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Material Safety Data Sheets

The OSHA Hazard Communication Standard requires that all employees be provided with information about hazardous chemicals that they use or may be exposed to in the work place. The primary information tool for this is the Material Safety Data Sheet (MSDS), a documnent that suppliers of any hazardous chemical must provide to users, that describes the hazardous properties of the chemical(s) and appropriate risk reduction techniques.

MSDS must be readily accessible in employees' work areas. This requirement can be met by keeping a complete set of MSDSs in every laboratory or work space to provide rapid access. Alternatively, OSHA has stated that online resources may be used as an alternative to storing hard copies provided that a coomputer is accessible in the work area. In a browser's search page enter 'chemical name' + 'msds' + 'manufacturer' (if known).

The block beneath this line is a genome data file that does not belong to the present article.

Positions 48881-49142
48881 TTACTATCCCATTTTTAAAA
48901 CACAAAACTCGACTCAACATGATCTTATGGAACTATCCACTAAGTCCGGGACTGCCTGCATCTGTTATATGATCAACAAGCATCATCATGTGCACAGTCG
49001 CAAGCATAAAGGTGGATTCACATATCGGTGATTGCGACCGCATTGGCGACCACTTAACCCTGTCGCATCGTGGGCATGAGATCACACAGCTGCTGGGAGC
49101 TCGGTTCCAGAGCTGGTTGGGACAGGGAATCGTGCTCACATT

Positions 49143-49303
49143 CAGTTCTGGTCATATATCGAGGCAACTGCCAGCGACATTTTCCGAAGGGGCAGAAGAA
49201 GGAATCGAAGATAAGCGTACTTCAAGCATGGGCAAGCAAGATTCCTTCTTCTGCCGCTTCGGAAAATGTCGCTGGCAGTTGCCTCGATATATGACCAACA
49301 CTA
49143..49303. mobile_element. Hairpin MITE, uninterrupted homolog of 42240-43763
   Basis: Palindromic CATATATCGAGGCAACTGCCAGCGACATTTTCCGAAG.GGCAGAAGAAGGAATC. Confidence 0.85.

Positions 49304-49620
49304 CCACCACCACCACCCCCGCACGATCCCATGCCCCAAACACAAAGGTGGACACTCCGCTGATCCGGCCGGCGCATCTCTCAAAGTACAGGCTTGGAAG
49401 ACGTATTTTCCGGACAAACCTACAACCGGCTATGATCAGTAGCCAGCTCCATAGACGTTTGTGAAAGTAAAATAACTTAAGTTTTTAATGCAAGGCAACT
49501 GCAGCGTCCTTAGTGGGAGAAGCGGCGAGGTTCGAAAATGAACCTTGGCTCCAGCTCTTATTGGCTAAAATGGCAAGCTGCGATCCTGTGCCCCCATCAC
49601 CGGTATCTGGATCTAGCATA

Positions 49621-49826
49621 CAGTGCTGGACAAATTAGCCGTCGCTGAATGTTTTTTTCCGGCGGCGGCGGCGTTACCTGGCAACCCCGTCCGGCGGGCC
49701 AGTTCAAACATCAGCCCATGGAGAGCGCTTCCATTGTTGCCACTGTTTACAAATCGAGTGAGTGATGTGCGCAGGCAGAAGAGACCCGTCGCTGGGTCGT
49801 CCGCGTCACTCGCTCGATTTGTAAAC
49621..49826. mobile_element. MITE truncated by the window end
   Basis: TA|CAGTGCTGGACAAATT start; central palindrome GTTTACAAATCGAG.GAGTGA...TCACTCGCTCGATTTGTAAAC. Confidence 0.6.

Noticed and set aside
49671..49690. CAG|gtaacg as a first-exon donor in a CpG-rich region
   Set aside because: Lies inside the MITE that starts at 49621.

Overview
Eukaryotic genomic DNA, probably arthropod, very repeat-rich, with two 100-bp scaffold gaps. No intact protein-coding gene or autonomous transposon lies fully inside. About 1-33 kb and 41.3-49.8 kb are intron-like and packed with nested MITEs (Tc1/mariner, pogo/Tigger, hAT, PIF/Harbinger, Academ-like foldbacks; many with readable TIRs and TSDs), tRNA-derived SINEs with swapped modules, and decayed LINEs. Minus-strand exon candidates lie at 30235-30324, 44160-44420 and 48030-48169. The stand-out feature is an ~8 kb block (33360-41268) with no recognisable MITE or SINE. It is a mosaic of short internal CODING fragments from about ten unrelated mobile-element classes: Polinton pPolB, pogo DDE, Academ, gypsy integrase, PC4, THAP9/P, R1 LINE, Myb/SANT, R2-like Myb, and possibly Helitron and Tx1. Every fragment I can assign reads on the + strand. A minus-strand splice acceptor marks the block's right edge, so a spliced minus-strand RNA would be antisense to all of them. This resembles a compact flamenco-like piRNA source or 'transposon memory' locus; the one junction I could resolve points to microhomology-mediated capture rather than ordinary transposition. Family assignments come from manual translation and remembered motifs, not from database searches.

Laboratories and offices where online access is available may choose this option to replace ot supplement hard copy MSDSs. Mechanical spaces and other work areas where computers and internet access cannot be assumes to be always available must continue to maintain hard copies of MSDSs.

To find MSDSs online, open browser and key in 'chemical name' + 'msds'.

MSDSs and other chemical information for many products can also be found at the websites listed below.

All NYU departments must ensure that they maintain copies of MSDSs for all hazardous materials used in their areas either electronically or in hard copies and they must be readily available to all employees. EHS or the manufacturer can be contacted by phone or email for copies of MSDSs.

Labels

All hazardous chemicals used or stored at the University must be properly labeled at all times. Labels should list at least the chemical identity, appropriate hazard warnings, and the name and address of the manufacturer, importer or other responsible party. Most, if not all of this information should be on the original chemical container. If the chemical is transferred from the original container into another container, the second container must also be labeled with at least the chemical identity, appropriate hazard warnings.

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